HAVANA (Reuters) - Cuba’s government, trying to save money and wean its citizens from subsidies, said on Wednesday it will remove soap, toothpaste and detergent from the monthly ration of food and consumer products it has handed out since the early days of the Cuban revolution.
The latest cut in the ration known as the “libreta” goes into effect on January 1, according to a resolution published in the government’s Official Gazette.
The notice said the products would be sold in stores at fixed prices ranging from five to 25 pesos (23 U.S. cents to $1.13), several times their current subsidized price.
Cubans, who make an average monthly salary of about $20, complain widely about their economic circumstances and many have expressed concern about the dwindling ration.
The communist-run government has previously cut such things as potatoes and cigarettes from the ration, which was created to make sure Cubans did not go hungry after the 1959 revolution that put Fidel Castro in power and the subsequent imposition of a trade embargo by the United States.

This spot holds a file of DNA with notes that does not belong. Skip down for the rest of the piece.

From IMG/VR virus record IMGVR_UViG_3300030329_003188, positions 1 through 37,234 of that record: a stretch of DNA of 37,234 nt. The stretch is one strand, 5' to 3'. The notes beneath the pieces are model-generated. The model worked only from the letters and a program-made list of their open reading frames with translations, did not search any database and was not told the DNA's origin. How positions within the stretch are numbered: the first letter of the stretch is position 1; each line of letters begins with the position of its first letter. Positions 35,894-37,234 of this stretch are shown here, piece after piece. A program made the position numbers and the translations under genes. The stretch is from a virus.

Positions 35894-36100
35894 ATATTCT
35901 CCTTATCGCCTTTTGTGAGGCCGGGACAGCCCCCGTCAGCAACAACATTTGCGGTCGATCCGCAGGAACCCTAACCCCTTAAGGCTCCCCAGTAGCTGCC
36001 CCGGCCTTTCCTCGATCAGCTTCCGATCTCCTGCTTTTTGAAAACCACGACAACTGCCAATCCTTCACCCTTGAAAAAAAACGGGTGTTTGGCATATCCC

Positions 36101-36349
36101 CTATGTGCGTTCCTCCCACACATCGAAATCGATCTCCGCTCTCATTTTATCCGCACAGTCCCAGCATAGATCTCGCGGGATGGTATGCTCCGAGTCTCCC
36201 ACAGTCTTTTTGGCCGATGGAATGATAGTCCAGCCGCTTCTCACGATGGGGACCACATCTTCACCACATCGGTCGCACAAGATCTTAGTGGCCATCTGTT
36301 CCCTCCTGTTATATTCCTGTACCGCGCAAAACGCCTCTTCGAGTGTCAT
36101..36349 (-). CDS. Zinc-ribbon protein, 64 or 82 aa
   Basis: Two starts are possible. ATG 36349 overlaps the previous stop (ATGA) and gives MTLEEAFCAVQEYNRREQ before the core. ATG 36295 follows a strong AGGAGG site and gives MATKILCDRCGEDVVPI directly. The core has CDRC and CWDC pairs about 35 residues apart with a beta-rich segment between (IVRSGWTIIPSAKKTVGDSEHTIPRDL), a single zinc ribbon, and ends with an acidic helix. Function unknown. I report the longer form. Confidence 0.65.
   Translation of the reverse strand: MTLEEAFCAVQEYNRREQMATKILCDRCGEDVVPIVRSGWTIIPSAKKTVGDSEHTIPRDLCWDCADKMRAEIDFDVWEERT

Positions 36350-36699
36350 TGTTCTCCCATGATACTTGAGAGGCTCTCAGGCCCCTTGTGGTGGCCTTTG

His younger brother Raul Castro is now president and has launched a campaign to cut state spending and get Cubans used to paying their own way.
He has said healthcare and education will remain free of charge to Cubans but other subsidies will be trimmed.
Excessive subsidies have discouraged hard work and led to low productivity, which must be reversed for Cuba to pull out of its chronic economic woes, Castro has said.
He has put forth reforms that include slashing 500,000 jobs from government payrolls in the next few months and expanding the island’s private sector.
While the reforms are already underway, the ruling Communist Party is expected to officially approve them at a congress in April.
Reporting by Rosa Tania Valdes; Editing by Jeff Franks and John O’Callaghan
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